Women’s Tour 2019 will be ‘most brutal yet’ says race director after adding 4,000m of climbing

Riders asked after last year's race for the 2019 course to be more suited to climbers

The race director of the Women’s Tour has described this year’s parcours as “the most brutal yet” after adding more than 4,000 metres of climbing to the route.

Mick Bennett, the race director, took the decision due to riders saying after last year’s race that they would like the race to cater more to climbers, and that the 2018 edition was not selective enough, with every stage ending in a sprint.

>>> The Women’s Tour 2019: everything you need to know

“Our view was: ‘Right you’ve asked for it now,'” Bennett said in an interview with The Telegraph. “We’re going to make this the most brutal race yet.

“One problem in the past was that the depth in women’s cycling is not as deep as in the men’s race,” he continued. “And as we have rolling road closures we can’t afford to have the peloton spread out all over the road. But I think we’ve got a nice balance this year.”



Coryn Rivera, the Sunweb sprinter, won both the overall and points classification in last year’s race, with Marianne Vos (CCC Liv) finishing second on GC, 11 seconds down, with Dani Rowe 25 seconds back rounding out the podium.

The Women’s Tour of 2019 will take place from June 10-15 and will be comprised of six stages, an extra day compared with previous editions.

The race kicks off in Suffolk, with a 157.6km stage from Beccles to Stowmarket. “There’s actually a yellow weather warning in place for Monday and Tuesday at the moment, which is for extreme weather,” Bennett said. “There could be winds of 50-60mph. So it might be that the race splits up from Monday. We’ll see. It may be that we need to act but we’re in touch with the Met Office. And we’ll take a view with the race commissaire.”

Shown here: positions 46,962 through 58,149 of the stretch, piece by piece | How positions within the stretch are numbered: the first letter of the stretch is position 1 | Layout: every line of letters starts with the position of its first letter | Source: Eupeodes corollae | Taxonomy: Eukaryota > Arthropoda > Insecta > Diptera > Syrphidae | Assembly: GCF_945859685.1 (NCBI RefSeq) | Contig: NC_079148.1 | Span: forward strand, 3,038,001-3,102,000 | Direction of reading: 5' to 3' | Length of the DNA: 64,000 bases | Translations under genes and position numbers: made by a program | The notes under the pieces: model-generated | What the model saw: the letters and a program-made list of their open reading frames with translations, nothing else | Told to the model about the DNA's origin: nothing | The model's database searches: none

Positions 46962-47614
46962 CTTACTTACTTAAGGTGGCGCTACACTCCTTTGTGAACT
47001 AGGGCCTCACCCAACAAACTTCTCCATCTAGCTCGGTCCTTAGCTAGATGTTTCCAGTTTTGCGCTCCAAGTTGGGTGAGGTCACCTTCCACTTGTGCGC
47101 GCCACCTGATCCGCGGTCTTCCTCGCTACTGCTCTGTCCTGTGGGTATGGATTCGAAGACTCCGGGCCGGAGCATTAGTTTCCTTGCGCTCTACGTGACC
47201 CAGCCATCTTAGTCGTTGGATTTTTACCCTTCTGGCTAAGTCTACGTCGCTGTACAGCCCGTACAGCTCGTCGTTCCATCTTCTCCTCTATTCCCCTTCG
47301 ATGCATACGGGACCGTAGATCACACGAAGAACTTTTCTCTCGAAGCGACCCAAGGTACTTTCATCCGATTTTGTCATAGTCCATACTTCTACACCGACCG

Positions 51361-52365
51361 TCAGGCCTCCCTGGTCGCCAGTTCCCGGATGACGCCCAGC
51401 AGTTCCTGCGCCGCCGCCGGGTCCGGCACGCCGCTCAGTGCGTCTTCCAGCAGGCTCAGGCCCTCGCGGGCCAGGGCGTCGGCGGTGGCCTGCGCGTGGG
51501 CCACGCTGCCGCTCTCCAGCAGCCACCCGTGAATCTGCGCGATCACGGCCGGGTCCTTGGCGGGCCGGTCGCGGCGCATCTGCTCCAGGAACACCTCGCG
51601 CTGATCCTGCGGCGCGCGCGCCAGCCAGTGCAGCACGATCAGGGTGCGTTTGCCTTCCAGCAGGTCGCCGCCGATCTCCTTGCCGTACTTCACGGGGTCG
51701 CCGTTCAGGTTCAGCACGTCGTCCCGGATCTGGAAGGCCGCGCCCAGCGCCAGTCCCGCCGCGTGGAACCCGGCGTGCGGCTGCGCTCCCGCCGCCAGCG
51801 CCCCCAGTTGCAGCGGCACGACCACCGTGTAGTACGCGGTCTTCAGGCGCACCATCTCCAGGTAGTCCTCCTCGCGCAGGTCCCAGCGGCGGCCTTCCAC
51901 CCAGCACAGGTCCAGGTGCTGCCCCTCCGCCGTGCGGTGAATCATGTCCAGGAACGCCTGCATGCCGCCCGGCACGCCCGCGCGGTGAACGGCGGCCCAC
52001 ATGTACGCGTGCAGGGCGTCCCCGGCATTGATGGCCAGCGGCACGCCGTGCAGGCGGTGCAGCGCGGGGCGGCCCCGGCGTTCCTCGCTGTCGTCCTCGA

Stage two provides a 62.5km criterium style event, which will see the peloton complete 25 laps at Kent’s Cyclopark, while stage three starts in Henley-on-Thames and finishes at the UNESCO World Heritage Site Blenheim Palace in Oxfordshire.

The following day, fans can enjoy a hilltop finish in Burton Dassett Country Park, at the end of the 158.9km stage from Warwick to Burton Dassett Country Park.

Stage five will be the hilliest, and we can expect a shake up in the GC. The race moves to Wales on Friday June 14, with a 140km stage from Llandrindod Wells and Builth Wells. The stage accumulates 2,2000 metres of climbing in total.

The final day of racing sees the peloton attack undulating  terrain as the travel from Carmarthen to Pembrey Country Park, over 126km.